Stuart McDonald

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Companies and individuals hit by frauds are losing faith that the police will help and are instead turning to private investigation experts.

A briefing for finance industry insiders heard how just 3% of fraud cases result in charges or prosecution.

Stuart McDonald of corporate investigations company Matrix Intelligence also cited figures showing a 20% increase in online shopping and auction fraud last year, and a 61% increase in remote banking fraud.

“Depressingly, fraud is now the most likely crime that members of the British public will become a victim of, with more than one in three of us being affected, but just over 1% of police resources are dedicated to dealing with it,” he said.

“That is probably the most depressing statistic of them all.

“Very often when we have someone come to us we direct them to the police and they simply come back and say they realise that they’re going to get no satisfaction via that mechanism and ask could they pay to potentially investigate privately.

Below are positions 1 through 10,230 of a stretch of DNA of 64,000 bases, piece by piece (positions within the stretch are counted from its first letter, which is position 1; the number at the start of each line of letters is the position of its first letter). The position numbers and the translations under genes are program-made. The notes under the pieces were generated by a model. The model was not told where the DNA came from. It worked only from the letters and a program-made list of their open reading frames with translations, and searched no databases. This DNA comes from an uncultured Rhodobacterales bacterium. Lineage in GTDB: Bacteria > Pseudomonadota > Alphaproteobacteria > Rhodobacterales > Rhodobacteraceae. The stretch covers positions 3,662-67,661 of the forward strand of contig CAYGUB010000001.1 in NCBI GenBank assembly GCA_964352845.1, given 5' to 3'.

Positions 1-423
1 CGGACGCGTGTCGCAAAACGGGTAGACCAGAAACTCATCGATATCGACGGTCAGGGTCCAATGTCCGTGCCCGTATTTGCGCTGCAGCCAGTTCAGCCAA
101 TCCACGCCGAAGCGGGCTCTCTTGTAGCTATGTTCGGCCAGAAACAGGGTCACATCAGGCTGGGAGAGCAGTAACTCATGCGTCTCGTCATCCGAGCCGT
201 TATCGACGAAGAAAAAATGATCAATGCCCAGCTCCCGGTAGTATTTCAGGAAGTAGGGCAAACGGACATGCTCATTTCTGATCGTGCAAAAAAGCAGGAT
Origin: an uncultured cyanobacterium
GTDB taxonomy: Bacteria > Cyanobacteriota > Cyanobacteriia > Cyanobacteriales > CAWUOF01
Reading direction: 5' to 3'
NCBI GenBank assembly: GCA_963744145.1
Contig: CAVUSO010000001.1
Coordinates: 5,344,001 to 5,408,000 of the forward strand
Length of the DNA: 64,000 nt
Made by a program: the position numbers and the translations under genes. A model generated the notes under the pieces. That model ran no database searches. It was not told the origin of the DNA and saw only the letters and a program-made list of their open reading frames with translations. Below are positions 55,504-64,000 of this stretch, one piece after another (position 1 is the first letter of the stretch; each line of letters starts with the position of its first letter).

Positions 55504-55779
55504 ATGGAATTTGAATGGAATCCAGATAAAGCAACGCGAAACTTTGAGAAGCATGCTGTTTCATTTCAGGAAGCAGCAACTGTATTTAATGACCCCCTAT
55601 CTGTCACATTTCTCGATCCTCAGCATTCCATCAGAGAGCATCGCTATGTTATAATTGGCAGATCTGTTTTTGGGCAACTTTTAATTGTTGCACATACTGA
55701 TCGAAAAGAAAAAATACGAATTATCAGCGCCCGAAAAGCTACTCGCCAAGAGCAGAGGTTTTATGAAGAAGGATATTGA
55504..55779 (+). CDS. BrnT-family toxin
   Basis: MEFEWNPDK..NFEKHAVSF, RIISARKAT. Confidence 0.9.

“It’s not ideal but it is something that we do if the client has the resources and we deem there’s a likelihood of successful recovery.

“If there isn’t, then it’s about management of expectations and saying to the client we believe they should cut their loses.”

Speaking at the briefing organised by legal services firm Integrated Dispute Resolution, he detailed how coronavirus fraud was an “epidemic within the pandemic”, particularly with impersonation crimes.

“HMRC identified over 421 different coronavirus-related scams purporting to be from them last year,” said Mr McDonald, a former Lieutenant Colonel in the Parachute Regiment.

“As people were driven online and conducting more home shopping then we saw Royal Mail get targeted.

“We’ve had the coronavirus government tracking app targeted to try to harvest people’s details, we’ve had vaccine scams, we've had people alleging to be from broadband providers and indeed, a bank’s own fraud investigation team.”

Many of those falling victim are people who rarely used online shopping or banking before the pandemic. But Mr McDonald added: “It’s not just individuals, we have examples of large companies who paid vast sums for protective equipment which never materialised.”

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